3 People On Average Die On The Road Every Day in Costa Rica

Every day an average of 3 people die in traffic accidents, indicates the results of an analysis by the Comité de Medicina de Tránsito del Colegio, using the data of the National Institute of Statistics and Census (INEC) of the last 17 years.
In the last 7 years the country there was an increase of 3 deaths per year, if this is maintained, within 4 years there will be more than 1,000 deaths per year on the road.
The traffic accidents are the main cause of death in the population economically active, the study reveals.

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  1. I continue my tirade until someone in the media picks this story up & changes are made. THERE IS NO ONE PATROLING COSTA RICA’S ROADS! What causes traffic accidents/deaths? —

    1. Speeding
    2.Wreckless driving
    3. Failure to use directional
    4. Following too close.

    I am willing to bet that the number of tickets issued for these infractions is close-to zero. I have, however, witnessed accidents caused by Transitos stepping out from the bushes with their hands up to collect money & steal license plates. Traffic rules dictate that drivers separate from the car ahead by one car length per 10kph of velocity. Because of Costa Rica’s roads & the abundance of pedestrians/animals/potholes/bicycles I strive to keep even more distance between the car ahead—more for a truck where I cannot see ahead. But this safety practice is impossible because cannot tolerate a space in front of my car & will risk their lives & the lives of others to pack in front of me. Not only do Transitos not bother with these infractions, but they drive that way themselves.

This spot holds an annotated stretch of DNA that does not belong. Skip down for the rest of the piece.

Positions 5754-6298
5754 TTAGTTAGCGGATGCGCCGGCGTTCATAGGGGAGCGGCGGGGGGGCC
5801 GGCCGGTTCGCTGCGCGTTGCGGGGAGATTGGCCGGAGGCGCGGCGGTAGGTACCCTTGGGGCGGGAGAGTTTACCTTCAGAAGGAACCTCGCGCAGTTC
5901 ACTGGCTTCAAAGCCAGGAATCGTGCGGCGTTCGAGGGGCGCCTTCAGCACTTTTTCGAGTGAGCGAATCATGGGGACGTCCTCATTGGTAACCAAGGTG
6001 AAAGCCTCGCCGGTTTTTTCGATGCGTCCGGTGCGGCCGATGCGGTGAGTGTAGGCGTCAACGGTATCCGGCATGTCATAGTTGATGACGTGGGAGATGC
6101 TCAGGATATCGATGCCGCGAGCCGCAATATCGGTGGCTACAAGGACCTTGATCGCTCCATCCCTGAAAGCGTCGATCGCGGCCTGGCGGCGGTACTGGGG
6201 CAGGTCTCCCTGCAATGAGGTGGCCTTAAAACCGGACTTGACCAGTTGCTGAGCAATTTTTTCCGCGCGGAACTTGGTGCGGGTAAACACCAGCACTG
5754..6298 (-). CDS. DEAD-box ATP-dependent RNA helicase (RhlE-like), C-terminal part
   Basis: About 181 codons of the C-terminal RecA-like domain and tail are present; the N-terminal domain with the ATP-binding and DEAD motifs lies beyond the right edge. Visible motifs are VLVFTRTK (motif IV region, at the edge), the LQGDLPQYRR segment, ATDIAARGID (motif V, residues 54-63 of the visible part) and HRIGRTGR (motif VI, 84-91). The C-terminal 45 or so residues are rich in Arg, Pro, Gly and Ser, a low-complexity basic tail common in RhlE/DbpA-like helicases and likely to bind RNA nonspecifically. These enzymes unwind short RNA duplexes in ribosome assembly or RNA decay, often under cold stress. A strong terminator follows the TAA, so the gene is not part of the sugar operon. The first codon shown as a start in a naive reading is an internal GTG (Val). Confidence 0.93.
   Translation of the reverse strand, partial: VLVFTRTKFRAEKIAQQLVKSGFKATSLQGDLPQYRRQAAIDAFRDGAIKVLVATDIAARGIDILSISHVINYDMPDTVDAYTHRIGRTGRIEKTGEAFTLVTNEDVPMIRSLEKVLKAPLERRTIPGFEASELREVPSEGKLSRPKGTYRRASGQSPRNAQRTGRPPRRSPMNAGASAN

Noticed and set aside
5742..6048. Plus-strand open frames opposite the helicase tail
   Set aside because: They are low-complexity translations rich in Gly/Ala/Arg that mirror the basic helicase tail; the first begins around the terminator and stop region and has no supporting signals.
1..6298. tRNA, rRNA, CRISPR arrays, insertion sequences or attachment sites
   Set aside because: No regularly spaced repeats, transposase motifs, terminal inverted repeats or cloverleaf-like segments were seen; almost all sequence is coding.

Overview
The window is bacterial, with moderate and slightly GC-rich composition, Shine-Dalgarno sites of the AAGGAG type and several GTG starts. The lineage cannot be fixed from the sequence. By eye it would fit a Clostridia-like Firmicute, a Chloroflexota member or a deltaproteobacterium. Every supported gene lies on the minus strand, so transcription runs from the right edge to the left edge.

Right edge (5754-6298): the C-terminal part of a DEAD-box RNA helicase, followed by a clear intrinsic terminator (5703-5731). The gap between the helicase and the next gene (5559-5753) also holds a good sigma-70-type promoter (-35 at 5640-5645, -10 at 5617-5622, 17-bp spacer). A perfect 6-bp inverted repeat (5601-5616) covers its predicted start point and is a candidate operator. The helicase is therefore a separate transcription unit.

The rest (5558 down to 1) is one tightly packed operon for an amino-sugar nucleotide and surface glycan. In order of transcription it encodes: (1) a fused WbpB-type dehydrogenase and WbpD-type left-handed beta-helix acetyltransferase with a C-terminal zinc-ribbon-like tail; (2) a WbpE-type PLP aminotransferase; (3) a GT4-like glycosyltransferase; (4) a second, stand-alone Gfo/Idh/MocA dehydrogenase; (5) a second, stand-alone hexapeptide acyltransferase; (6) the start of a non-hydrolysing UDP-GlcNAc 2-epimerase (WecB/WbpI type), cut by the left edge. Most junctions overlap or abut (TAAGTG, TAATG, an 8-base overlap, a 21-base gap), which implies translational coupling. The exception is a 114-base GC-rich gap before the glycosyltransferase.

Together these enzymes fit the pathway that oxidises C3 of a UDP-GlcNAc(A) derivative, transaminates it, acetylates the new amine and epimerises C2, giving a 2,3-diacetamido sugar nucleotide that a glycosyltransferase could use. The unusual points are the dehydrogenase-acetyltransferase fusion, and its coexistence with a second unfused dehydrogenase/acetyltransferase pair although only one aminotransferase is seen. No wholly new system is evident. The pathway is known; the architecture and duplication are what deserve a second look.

Recently in my area of Gte., someone has decided that speed is best controlled by speed bumps (muertos). Sometimes even ditches. They make these massive obstructions to traffic, put up a warning sign & paint them bright yellow. A month later the paint & signs are gone. I’ve witnessed cars with their undercarriages torn out & loaded dump trucks hit them so hard that their load spills all over the road. Certainly Government is pleased at the amount of money Transitos pull in, but someone should be charged with making our roads safe.

    I recently sat in traffic for hours coming home from Santa Cruz. When we were finally able to creep through, we counted 16 (sixteen) consecutive rear-end collisions of cars coming the other way—-all cause by cars driving bumper-to-bumper when the o

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